The Defense Ministry says the misfire is an extraordinary occurrence, as it's the first such event within the past fifteen years since NATO has been patrolling Baltic skies.
The incident took place near Estonia's Otepää. Though the missile has a built-in self-destruction system, it's possible it did not explode and has landed somewhere.
"Our territory has not been affected. Furthermore, NATO reacted swiftly and initiated an interior procedure over this event," said Jānis Garisons, State Secretary for the Defense Ministry.
He also noted that usually during practice civil aviation is warned about military flights, and in this case the altitude closed off to civil aviation was above the plane, and the stray rocket could not have hit another aircraft.
Estonia has not requested any assistance from Latvia, but it is understood Estonian defense forces are still looking for the missile. Members of the public have been warned that if they see something missile-like in the woods, it could be a missile and should therefore inform the authorities but not go missile-hunting themselves.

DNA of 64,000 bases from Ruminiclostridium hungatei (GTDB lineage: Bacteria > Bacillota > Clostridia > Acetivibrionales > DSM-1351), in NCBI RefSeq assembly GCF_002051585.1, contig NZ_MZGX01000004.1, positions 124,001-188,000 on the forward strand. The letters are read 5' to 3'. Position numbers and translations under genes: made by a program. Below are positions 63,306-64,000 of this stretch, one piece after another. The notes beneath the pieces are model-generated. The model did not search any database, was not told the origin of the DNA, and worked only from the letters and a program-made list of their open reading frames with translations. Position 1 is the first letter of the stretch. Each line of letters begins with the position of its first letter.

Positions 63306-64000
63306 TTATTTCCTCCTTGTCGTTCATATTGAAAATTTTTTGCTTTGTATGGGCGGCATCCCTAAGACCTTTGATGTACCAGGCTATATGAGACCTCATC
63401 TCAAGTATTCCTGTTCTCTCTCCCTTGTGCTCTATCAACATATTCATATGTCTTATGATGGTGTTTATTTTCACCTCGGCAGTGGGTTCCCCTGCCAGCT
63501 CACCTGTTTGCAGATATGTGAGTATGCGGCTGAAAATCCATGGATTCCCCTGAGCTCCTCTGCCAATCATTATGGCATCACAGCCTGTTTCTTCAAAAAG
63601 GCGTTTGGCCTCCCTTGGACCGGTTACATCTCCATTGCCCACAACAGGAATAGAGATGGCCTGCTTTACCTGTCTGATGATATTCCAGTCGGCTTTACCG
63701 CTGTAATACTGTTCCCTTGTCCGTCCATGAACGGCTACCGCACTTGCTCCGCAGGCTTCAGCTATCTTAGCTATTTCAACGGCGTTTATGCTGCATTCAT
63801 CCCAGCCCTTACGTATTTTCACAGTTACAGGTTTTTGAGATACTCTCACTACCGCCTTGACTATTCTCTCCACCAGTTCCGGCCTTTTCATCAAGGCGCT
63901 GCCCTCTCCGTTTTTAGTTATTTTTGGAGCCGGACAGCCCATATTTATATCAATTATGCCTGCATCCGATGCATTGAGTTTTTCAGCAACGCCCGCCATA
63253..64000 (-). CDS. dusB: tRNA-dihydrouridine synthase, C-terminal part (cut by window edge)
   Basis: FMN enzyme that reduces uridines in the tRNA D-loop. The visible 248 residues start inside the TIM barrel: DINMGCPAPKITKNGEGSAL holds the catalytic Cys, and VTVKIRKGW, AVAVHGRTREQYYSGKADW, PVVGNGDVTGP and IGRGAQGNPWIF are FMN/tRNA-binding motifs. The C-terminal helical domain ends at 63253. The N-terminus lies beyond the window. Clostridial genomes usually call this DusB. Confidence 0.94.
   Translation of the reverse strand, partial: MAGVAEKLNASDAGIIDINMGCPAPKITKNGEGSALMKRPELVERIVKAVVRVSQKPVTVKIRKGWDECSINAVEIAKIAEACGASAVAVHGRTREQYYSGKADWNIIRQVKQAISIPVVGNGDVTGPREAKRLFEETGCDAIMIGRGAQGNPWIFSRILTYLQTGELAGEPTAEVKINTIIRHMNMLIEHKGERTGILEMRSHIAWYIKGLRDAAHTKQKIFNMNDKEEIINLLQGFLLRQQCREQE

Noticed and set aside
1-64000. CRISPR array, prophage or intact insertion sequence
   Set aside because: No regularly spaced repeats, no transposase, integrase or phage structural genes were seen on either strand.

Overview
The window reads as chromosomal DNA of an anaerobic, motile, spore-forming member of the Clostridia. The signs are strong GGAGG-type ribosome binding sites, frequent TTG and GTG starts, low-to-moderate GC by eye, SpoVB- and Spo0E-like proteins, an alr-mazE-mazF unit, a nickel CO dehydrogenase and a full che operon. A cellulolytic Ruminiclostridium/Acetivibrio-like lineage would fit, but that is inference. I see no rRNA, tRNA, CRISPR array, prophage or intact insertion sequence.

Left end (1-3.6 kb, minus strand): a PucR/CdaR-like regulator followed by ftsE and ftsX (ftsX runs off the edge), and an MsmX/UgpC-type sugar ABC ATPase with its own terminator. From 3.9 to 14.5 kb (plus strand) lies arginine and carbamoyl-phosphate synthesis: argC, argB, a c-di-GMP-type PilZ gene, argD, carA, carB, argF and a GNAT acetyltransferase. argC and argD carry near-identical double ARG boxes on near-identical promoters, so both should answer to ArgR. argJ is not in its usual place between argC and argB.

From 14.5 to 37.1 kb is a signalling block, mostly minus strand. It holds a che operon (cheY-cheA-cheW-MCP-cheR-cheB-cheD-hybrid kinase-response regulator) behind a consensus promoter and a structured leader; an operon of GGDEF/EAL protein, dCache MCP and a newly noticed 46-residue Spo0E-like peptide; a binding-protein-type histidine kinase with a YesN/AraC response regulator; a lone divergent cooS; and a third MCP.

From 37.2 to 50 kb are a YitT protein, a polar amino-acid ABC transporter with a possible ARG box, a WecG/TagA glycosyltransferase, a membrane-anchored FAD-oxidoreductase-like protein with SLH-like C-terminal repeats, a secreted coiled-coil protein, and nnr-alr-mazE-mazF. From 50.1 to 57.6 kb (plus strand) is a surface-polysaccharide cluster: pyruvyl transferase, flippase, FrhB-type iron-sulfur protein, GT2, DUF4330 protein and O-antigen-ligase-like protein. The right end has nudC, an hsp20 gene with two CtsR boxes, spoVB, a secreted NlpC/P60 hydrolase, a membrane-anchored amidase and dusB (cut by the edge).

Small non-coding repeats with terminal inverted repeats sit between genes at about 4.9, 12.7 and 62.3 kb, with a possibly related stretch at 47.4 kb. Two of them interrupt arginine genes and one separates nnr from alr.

Estonian Prime Minister Jüri Ratas and Jens Stoltenberg, the Secretary General of NATO, discussed the incident in a telephone call Wednesday.
"I told the secretary general of NATO that it is a serious incident and we are understandably concerned about this in Estonia. Thank God that as far as we know, no one was hurt as a result of the incident," said Ratas.
"I asked Jens Stoltenberg to take yesterday's incident very seriously and promptly identify the circumstances. There is no doubt that Estonian authorities contribute to it in every possible way. The Secretary General confirmed that all allies including those involved in the air policing will do the same. The air policing mission of NATO is an important part of ensuring the security of Estonia and the whole alliance," said the prime minister.